Things to Consider when Replacing Your Furnace
Furnace replacement can be an intimidating process. There are nearly 100 different brands and thousands of different models to choose from. They include budget models, mid-efficient models, and high-efficiency models.
Repairing and/or replacing a furnace is NOT a do-it-yourself job. Replacing or installing HVAC equipment will require the help of a fully-qualified and licensed HVAC contractor. HVAC equipment often involves handling high-voltage electricity, plumbing and gas lines, and in some cases, venting combustible gases or refrigerants.
There's nothing more important than proper sizing.
Size matters. One of the biggest mistakes other contractors make is assuming that your previous furnace was properly sized.
How can I know the proper size?
There's only one way to do it right: Load calculations (see HVAC definitions). Any contractor who says "we have enough experience, we don't need to do them" could really mess you up! You can know with certainty we are not installing a new system until the load calculations are done.
Which fuel source should I choose?
Electric, gas, propane, or oil. Gas is the most popular. Oil and electric are typically the most expensive. They all have their benefits, and it's best for us to discuss all of them before you make your decision.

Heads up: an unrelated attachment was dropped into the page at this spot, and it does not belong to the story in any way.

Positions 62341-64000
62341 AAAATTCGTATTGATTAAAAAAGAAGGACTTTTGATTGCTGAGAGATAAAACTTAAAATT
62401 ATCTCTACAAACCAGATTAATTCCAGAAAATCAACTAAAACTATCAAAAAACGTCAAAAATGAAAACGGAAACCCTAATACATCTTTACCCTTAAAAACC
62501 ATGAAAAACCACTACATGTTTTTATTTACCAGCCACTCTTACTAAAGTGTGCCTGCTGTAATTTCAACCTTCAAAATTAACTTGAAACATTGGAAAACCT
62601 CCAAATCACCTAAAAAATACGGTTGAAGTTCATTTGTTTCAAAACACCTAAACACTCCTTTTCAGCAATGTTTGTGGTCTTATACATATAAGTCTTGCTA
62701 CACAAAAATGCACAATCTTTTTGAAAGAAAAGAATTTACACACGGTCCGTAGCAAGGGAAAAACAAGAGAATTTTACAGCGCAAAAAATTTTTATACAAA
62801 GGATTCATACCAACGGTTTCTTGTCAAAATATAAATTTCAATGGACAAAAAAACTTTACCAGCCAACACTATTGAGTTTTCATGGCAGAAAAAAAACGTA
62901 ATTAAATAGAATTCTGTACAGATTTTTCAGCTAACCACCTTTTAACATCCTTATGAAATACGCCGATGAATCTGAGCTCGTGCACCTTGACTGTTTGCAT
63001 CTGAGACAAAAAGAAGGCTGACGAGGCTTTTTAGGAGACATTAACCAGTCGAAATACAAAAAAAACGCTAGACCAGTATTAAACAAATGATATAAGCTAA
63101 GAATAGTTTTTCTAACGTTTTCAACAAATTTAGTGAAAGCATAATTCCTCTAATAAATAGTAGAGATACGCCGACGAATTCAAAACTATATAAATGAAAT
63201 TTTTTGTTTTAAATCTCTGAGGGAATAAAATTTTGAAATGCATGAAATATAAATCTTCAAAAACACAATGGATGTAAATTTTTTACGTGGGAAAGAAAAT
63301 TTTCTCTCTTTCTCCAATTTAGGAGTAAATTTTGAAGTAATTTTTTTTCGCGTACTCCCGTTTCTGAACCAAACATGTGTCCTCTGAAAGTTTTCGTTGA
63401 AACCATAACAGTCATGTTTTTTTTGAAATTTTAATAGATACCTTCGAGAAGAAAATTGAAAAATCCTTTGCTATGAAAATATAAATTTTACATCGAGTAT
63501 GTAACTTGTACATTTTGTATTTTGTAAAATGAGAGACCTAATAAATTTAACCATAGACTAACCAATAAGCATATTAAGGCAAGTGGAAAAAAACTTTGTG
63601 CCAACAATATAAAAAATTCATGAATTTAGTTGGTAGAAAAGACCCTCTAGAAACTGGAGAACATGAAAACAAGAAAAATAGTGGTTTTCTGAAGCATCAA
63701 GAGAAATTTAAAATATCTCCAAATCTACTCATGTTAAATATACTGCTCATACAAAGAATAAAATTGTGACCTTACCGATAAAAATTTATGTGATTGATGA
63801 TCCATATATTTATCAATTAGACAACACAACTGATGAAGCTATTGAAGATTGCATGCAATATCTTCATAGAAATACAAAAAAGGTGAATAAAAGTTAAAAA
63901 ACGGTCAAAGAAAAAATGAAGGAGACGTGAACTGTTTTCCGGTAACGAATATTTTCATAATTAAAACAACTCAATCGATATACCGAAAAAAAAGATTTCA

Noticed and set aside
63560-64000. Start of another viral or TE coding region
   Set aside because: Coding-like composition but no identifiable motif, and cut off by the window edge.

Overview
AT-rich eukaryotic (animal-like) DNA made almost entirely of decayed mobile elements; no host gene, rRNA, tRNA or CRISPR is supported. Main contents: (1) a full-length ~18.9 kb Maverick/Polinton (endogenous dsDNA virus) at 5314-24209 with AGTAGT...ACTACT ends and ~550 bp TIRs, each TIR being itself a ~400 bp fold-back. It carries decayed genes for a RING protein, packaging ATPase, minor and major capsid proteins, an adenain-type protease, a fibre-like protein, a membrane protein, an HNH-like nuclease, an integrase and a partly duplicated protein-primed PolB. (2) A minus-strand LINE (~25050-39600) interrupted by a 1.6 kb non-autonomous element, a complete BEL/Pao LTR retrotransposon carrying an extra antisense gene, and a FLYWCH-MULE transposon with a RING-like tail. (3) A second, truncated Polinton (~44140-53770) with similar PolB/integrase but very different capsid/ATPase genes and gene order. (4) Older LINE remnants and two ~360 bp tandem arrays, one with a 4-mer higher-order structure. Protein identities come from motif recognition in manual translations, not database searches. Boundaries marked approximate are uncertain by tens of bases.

What type of unit should I get?
High-efficiency models are typically more expensive upfront, but in the long run, they cost less. Just remember high-efficiency may mean higher complexity.
Manufacturers offer discounts and rebates at certain times. We will definitely let you know what's available. Some units run quieter than others. With more than 1000 different models, we are certain we can find a furnace that matches your budget and your requirements.
How Furnaces Work
Have you ever noticed that it's pretty much the coldest day of the year when our furnace stops working?!
Well it may seem that way to you, but we're thankful that's not really the case.
We're busy repairing and replacing furnaces throughout the cold season.
How furnaces work is pretty simple.
There are two types of vents in your furnace.
One set of vents is connected to the "intake" side of your furnace.
That's where the furnace draws air IN (1).
The air is then blown across the HEATED sources of your furnace (2).
Then it's distributed within the ducts to all of the other vents throughout your home.